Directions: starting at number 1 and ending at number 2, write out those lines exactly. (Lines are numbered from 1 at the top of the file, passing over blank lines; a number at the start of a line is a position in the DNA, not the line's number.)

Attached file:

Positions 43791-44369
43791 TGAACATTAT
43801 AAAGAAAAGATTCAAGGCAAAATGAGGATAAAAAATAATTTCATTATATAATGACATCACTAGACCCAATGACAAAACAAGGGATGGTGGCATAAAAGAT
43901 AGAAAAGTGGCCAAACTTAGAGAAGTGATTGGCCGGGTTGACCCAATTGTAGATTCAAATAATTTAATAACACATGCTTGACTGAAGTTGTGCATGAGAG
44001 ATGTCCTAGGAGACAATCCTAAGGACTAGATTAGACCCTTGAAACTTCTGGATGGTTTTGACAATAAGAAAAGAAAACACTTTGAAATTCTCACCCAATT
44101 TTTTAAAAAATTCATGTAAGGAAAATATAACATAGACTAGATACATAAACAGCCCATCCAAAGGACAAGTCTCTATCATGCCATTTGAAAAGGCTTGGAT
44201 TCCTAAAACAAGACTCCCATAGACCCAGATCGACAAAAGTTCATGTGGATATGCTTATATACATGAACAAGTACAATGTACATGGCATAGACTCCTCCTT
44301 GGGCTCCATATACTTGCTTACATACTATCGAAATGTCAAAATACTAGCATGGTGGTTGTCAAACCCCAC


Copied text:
Positions 43791-44369
43791 TGAACATTAT